After weeks of wrestling over its unusually large excess and deficiency fund, the up-Island regional school district committee approved a nearly $14 million budget for the coming fiscal year late Thursday.

The agreement followed a rare joint meeting with the finance committees and select boards of all three towns on Jan. 13, where school district committee chair Alex Salop pleaded for help resolving a stubborn split among members over more than $800,000 in excess and deficiency, often called E and D.

“Everybody is somewhat intransigent, and that’s why we need guidance,” Mr. Salop told town officials at the online meeting.

At the Jan. 20 meeting, the school district committee agreed 4-1 to apply $500,000 of the surplus to pay down the district’s obligation to post-employment benefits fund (OPEB), to retain $100,000 as a contingency budget line, and to apply the rest — roughly $346,000 — to offset the 2023 budget.

The vote reflects a compromise between committee members who had held strong positions over whether to send the entire surplus — minus the $100,000 contingency — to OPEB, to the budget or directly to the towns.

Only Mr. Salop was “on the fence,” he said, Jan. 13.

Kate DeVane of West Tisbury had argued for using all of the money to reduce the school budget, in order to limit the impact on taxpayers of a 6.34 per cent budget increase (about $838,000) over last year.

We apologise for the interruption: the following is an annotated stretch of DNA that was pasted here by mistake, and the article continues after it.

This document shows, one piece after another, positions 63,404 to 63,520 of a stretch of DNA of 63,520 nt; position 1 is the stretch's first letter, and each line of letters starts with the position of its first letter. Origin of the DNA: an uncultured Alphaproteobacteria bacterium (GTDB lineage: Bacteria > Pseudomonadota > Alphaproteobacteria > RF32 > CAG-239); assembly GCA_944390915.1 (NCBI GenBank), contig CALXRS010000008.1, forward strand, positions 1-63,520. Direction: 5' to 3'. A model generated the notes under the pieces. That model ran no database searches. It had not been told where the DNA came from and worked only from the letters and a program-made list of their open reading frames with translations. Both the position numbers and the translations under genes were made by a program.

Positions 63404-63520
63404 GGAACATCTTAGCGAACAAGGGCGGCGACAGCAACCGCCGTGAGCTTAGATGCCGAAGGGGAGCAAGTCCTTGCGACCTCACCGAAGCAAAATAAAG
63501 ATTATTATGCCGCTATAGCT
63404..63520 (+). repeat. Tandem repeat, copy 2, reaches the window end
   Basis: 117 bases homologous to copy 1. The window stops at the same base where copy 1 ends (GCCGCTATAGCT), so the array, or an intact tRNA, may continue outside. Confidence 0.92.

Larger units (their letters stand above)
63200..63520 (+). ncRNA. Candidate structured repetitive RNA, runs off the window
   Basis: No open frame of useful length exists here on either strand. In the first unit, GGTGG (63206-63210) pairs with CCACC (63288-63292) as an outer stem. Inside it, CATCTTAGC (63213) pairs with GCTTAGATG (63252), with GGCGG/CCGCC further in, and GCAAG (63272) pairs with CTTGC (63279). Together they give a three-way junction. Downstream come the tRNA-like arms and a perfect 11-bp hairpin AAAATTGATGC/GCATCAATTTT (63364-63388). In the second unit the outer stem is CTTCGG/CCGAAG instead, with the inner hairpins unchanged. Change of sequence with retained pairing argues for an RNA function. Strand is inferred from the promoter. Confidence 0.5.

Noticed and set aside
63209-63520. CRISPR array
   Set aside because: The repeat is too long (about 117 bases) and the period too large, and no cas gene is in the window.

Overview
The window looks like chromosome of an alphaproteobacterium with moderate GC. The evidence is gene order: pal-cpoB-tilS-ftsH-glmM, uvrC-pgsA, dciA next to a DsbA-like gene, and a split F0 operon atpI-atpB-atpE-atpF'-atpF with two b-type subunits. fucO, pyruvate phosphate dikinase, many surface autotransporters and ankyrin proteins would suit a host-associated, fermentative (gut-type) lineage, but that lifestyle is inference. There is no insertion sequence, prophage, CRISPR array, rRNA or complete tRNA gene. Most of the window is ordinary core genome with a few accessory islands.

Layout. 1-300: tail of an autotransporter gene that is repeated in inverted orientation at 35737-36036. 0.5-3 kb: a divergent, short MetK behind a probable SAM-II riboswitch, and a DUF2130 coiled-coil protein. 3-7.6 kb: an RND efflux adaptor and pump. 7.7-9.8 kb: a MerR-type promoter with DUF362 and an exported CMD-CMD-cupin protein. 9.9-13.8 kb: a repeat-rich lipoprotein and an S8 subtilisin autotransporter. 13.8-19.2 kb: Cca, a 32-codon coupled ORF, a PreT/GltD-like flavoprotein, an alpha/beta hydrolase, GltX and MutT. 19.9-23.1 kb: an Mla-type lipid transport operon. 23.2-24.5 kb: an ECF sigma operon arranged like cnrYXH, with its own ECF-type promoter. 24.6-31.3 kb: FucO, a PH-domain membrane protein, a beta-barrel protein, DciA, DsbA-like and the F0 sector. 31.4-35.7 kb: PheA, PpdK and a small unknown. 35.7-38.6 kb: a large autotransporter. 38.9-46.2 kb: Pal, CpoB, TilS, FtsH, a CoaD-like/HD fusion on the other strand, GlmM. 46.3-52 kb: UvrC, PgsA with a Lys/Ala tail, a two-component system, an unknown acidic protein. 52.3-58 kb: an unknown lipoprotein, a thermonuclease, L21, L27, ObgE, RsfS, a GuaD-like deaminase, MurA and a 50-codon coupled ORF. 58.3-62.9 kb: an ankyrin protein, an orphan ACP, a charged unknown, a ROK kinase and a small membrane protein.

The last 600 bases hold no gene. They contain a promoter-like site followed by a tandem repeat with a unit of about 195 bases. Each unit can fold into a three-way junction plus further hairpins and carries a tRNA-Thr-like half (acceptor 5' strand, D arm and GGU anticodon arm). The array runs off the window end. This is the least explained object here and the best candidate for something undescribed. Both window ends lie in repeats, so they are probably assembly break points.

“E and D was allocated for education, and to give it back to the towns would be problematic and would leave us with a very large budget,” Ms. DeVane said Jan. 13.

“It’s unfair to the people of the up-Island regional school district, [and] West Tisbury will be hit the hardest because of the assessment and the number of kids in the West Tisbury School,” she also said.

Roxanne Ackerman of Aquinnah also supported applying the surplus to the budget.

Chilmark committee member Robert Lionette favored using the funds for OPEB.

“To use E and D to offset this budget this year is doing nothing but kicking the can [to] next year,” Mr. Lionette said Jan. 13, noting that this year’s increase is largely due to greater enrollment at the Chilmark and West Tisbury schools.

“We will owe this money the following year. I don’t see that this one-time savings — which is just reducing the assessment, not the operating budget — helps,” he said. “We need to step up and own a 6.3 per cent increase in the budget, as driven by the population.”

Committee member Skipper Manter of West Tisbury held a similar position.

“Using E and D for offsetting [budget] expenses is I don’t think fiscally responsible,” Mr. Manter said on Jan. 13. “It’s poor fiscal planning.”

Unlike Mr. Lionette, Mr. Manter favored giving the money back to the towns directly, to be reallocated as select boards see fit.

But as chairman of the West Tisbury select board, on Jan. 19 Mr. Manter voted with fellow board member Cynthia Mitchell to support the town finance committee’s recommendation to apply the funds as revenue to the school district budget.

“Unity between the two boards is important,” he said.

Mr. Manter reversed again on Thursday, voting against the budget with the E and D compromise — but only after the other four committee members had cast their votes in favor.

Excess and deficiency funds are comparable to free cash in town budgets.

Covid-era restrictions on school activities, such as traveling for sports games, have led to higher surplus cash at Island schools than in pre-pandemic years — some $846,000 for the up-Island district, finance director Mark Friedman said.